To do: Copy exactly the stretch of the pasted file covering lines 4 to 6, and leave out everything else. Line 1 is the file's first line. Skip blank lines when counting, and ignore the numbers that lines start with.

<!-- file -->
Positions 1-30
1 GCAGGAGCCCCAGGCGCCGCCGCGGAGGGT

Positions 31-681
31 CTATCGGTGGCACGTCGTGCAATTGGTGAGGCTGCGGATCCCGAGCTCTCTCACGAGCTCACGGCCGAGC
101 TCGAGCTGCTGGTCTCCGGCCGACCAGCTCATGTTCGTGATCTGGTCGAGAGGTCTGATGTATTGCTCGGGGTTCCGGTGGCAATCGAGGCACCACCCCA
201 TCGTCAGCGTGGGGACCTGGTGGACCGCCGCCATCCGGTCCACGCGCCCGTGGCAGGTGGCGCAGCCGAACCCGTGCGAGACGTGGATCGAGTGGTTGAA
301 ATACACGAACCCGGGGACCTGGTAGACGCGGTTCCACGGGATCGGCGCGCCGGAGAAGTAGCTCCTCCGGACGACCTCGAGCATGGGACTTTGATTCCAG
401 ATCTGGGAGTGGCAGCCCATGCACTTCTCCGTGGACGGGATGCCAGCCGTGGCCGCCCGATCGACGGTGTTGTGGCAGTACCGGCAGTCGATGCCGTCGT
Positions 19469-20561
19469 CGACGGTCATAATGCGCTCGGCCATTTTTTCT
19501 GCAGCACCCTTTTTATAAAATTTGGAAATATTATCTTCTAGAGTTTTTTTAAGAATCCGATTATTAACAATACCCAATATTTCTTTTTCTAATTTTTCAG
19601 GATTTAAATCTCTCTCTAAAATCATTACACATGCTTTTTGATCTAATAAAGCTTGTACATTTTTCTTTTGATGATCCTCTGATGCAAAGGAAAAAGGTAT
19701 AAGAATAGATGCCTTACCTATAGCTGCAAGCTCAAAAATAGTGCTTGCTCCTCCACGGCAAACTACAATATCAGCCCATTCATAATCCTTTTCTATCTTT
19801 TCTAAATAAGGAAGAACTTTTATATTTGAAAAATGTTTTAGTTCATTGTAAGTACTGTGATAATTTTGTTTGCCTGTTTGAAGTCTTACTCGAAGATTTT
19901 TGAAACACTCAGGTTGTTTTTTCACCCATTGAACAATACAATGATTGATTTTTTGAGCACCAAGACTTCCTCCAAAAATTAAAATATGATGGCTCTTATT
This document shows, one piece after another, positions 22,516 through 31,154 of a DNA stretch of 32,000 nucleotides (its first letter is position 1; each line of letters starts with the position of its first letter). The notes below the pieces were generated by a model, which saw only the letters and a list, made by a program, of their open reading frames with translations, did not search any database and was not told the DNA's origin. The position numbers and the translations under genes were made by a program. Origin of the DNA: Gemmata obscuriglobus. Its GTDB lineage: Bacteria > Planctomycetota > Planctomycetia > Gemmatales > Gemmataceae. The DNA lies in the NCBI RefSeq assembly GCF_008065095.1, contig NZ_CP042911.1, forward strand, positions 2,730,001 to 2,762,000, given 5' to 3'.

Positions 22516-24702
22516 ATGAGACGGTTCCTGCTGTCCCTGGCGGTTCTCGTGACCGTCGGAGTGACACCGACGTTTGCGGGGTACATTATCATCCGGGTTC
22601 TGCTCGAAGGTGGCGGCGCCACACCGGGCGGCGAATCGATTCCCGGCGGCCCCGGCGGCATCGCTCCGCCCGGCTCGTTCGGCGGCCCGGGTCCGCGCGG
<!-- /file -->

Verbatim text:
31 CTATCGGTGGCACGTCGTGCAATTGGTGAGGCTGCGGATCCCGAGCTCTCTCACGAGCTCACGGCCGAGC
101 TCGAGCTGCTGGTCTCCGGCCGACCAGCTCATGTTCGTGATCTGGTCGAGAGGTCTGATGTATTGCTCGGGGTTCCGGTGGCAATCGAGGCACCACCCCA
201 TCGTCAGCGTGGGGACCTGGTGGACCGCCGCCATCCGGTCCACGCGCCCGTGGCAGGTGGCGCAGCCGAACCCGTGCGAGACGTGGATCGAGTGGTTGAA